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  • The vestment was at first a perfectly plain white cloth, but in the 12th century the custom arose of decorating the upper border with a band of embroidery, the parure (parura) or "apparel."

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  • The church was built by St Ambrose early in the 4th-century (on the site of a temple of Bacchus it is said), but as it stands it is a Romanesque basilica of the 12th century, recently well restored (like many other churches in Milan), with a brick exterior, like so many churches of Milan and Lombardy, curious galleries over the facade, and perhaps the most perfectly preserved atrium in existence.

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  • The screw moves the spectroheliograph at a perfectly uniform rate across the fixed solar image.

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  • The most successful gardening is that which turns to the best account the plastic organization of the plant, and enables it to develop and multiply as perfectly as possible.

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  • It must suffice here to say that double flowers are most commonly the result of the substitution of brightly-coloured petals for stamens or pistils or both, and that a perfectly double flower where all the stamens and pistils are thus metamorphosed is necessarily barren.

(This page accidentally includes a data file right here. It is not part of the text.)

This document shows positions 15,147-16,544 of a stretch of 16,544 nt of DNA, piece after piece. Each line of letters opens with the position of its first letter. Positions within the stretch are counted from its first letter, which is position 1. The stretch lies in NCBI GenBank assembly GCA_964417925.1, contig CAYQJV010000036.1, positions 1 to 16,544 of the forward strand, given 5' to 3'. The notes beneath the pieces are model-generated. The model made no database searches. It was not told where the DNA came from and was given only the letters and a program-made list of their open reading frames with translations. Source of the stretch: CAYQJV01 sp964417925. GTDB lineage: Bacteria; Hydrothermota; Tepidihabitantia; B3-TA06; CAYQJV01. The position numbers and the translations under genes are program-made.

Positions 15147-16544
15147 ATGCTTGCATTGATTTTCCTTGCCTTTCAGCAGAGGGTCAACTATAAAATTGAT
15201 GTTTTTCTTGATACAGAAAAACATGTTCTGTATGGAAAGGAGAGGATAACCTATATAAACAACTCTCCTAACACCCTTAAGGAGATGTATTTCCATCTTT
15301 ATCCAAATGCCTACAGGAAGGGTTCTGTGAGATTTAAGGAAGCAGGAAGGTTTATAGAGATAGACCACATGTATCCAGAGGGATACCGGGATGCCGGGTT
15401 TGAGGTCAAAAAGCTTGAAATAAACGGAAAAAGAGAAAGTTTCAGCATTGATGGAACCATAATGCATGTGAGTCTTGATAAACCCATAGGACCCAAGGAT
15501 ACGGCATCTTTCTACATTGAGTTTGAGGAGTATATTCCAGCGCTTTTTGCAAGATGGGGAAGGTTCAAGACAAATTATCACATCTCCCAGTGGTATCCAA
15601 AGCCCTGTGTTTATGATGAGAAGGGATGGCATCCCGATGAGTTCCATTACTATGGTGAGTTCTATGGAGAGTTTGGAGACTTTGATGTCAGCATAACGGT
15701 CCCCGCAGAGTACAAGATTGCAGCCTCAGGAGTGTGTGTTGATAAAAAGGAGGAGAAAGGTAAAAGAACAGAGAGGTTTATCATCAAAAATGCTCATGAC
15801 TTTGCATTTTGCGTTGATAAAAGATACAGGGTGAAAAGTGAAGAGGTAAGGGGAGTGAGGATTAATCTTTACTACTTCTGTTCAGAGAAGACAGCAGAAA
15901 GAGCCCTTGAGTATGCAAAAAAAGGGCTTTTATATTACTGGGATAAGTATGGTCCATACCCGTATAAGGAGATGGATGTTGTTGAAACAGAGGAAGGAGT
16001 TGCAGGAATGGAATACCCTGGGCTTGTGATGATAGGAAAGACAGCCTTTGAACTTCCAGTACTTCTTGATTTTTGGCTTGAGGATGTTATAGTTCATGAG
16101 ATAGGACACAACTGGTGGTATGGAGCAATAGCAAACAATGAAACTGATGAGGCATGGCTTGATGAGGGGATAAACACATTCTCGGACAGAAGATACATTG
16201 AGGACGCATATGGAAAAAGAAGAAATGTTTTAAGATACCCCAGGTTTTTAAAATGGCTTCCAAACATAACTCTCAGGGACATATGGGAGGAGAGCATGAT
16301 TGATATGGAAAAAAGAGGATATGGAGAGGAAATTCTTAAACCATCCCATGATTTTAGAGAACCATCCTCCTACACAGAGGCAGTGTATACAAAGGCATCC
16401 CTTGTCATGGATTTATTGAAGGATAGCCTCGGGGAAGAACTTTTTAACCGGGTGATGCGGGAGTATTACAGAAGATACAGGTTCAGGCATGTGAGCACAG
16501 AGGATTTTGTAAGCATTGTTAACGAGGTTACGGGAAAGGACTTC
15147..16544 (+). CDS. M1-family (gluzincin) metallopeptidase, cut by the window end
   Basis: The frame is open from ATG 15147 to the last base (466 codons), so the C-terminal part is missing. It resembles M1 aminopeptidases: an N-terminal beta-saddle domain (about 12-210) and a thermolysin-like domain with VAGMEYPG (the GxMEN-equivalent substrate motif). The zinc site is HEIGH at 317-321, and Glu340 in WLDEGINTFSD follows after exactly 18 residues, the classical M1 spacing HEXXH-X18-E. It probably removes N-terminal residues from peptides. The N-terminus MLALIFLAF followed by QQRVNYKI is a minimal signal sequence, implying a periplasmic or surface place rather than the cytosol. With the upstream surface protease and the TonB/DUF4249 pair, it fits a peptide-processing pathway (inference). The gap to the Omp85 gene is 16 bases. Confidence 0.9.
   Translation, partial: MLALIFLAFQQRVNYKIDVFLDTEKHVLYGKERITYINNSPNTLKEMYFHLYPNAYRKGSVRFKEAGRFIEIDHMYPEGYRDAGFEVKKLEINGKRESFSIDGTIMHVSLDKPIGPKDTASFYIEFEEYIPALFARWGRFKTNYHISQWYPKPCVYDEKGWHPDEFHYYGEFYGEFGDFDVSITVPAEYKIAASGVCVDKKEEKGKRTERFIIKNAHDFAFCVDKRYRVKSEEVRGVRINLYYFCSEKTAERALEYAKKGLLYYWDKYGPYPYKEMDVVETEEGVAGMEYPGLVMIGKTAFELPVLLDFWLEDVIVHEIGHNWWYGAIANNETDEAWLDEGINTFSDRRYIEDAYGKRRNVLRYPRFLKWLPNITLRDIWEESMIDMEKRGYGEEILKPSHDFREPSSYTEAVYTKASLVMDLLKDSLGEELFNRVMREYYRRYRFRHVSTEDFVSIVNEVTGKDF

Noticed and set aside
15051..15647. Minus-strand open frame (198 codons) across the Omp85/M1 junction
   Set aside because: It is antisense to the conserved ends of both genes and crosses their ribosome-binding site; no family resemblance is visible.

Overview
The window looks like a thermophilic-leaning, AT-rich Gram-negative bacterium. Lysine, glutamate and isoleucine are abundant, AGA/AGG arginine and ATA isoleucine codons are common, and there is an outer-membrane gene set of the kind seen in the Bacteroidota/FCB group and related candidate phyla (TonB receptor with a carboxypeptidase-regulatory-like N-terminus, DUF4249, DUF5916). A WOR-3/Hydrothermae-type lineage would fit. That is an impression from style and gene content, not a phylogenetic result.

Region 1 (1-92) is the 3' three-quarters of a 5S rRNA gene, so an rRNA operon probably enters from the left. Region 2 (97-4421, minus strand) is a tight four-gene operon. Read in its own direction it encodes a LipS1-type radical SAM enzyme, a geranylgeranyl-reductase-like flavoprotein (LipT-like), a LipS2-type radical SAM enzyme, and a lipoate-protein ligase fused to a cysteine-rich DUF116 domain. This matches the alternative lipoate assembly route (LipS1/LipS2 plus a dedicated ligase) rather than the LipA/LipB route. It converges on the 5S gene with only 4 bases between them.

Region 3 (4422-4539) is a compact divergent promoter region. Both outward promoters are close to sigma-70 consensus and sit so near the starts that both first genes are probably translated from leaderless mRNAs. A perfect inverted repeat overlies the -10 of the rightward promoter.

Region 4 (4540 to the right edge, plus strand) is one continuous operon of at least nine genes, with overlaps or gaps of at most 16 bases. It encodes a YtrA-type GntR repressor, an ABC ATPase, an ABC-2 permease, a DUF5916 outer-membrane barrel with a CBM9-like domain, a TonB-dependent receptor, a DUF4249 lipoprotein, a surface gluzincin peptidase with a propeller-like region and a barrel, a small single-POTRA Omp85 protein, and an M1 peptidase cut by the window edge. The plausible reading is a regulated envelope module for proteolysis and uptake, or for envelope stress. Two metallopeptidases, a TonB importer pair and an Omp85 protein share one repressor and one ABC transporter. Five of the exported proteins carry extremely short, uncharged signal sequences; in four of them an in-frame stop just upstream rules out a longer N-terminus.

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  • It is a singular circumstance that reciprocal crosses are not always or even often possible; thus, one rhododendron may afford pollen perfectly potent on the stigma of another kind, by the pollen of which latter its own stigma is unaffected.

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  • But as the rays of light, even in passing through transparent glass, lose much of their energy, which is further weakened in proportion to the distance it has to travel, the nearer the plant can be placed to the glass the more perfectly will its functions be performed; hence the importance of constructing the roofs at such an angle as will admit the most light, especially sunlight, at the time it is most required.